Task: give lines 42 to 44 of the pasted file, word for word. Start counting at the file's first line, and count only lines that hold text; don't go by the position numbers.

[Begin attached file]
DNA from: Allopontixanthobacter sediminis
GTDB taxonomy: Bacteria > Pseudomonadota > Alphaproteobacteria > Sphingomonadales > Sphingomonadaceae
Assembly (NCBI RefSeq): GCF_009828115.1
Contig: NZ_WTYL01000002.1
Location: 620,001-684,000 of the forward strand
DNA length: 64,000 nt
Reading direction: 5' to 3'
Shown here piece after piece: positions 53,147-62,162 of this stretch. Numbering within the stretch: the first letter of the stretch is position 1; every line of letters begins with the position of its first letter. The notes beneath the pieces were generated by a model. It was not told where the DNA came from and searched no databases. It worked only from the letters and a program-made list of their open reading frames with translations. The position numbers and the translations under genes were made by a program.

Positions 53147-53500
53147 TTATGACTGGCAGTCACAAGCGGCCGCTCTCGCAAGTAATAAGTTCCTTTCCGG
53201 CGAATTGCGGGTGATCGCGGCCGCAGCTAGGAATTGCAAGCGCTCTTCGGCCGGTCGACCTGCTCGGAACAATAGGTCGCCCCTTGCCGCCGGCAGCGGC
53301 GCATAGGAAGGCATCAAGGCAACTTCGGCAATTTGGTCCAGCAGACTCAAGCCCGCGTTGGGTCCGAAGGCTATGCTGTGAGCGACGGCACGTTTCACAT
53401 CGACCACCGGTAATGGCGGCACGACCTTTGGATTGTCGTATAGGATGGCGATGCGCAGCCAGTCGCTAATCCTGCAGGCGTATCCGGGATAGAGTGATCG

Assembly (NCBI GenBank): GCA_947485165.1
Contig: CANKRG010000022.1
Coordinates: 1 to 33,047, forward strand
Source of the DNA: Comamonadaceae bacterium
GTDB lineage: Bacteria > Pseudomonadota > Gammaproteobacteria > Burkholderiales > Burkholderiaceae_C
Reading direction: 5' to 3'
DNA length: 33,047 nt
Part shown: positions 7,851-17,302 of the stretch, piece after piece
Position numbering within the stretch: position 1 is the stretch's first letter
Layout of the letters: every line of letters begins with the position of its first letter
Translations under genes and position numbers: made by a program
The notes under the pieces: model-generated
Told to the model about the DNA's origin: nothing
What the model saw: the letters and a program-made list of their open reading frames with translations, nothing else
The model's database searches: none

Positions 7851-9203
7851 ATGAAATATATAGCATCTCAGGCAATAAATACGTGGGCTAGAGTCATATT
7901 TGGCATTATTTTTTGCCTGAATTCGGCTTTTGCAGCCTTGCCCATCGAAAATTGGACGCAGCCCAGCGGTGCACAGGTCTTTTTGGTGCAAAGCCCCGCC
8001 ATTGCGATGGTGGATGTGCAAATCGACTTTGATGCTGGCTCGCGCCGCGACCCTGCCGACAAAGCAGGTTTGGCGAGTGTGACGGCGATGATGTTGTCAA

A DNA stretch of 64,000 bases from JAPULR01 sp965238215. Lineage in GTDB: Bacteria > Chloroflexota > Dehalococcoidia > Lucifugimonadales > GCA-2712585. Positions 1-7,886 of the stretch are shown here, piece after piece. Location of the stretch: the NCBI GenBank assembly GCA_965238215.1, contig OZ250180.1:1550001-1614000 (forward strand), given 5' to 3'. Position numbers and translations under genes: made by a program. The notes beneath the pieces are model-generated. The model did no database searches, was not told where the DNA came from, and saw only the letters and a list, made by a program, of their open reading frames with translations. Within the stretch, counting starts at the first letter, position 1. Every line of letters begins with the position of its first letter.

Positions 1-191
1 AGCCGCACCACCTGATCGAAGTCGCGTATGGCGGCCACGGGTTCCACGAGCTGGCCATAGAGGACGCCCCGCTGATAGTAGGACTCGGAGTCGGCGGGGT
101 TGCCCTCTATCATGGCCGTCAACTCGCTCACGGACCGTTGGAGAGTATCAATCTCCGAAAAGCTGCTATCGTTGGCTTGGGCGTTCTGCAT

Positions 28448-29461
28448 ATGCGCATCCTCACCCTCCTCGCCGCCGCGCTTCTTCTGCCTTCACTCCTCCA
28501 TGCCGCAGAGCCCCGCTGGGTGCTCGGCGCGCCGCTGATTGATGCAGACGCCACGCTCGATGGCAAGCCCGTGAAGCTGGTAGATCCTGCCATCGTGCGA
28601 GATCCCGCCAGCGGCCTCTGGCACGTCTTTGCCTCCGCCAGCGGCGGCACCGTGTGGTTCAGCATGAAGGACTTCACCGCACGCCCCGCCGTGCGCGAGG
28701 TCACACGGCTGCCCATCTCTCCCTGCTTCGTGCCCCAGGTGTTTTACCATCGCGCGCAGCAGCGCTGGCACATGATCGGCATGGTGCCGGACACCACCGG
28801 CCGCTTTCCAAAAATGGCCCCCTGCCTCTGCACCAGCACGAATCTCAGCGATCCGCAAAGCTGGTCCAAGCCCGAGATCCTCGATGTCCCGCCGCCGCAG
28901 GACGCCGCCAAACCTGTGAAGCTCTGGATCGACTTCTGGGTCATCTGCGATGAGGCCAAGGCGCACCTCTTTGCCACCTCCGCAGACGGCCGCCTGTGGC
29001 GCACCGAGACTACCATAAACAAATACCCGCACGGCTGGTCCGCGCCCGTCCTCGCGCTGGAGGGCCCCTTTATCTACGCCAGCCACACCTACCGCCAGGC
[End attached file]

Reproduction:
28801 CCGCTTTCCAAAAATGGCCCCCTGCCTCTGCACCAGCACGAATCTCAGCGATCCGCAAAGCTGGTCCAAGCCCGAGATCCTCGATGTCCCGCCGCCGCAG
28901 GACGCCGCCAAACCTGTGAAGCTCTGGATCGACTTCTGGGTCATCTGCGATGAGGCCAAGGCGCACCTCTTTGCCACCTCCGCAGACGGCCGCCTGTGGC
29001 GCACCGAGACTACCATAAACAAATACCCGCACGGCTGGTCCGCGCCCGTCCTCGCGCTGGAGGGCCCCTTTATCTACGCCAGCCACACCTACCGCCAGGC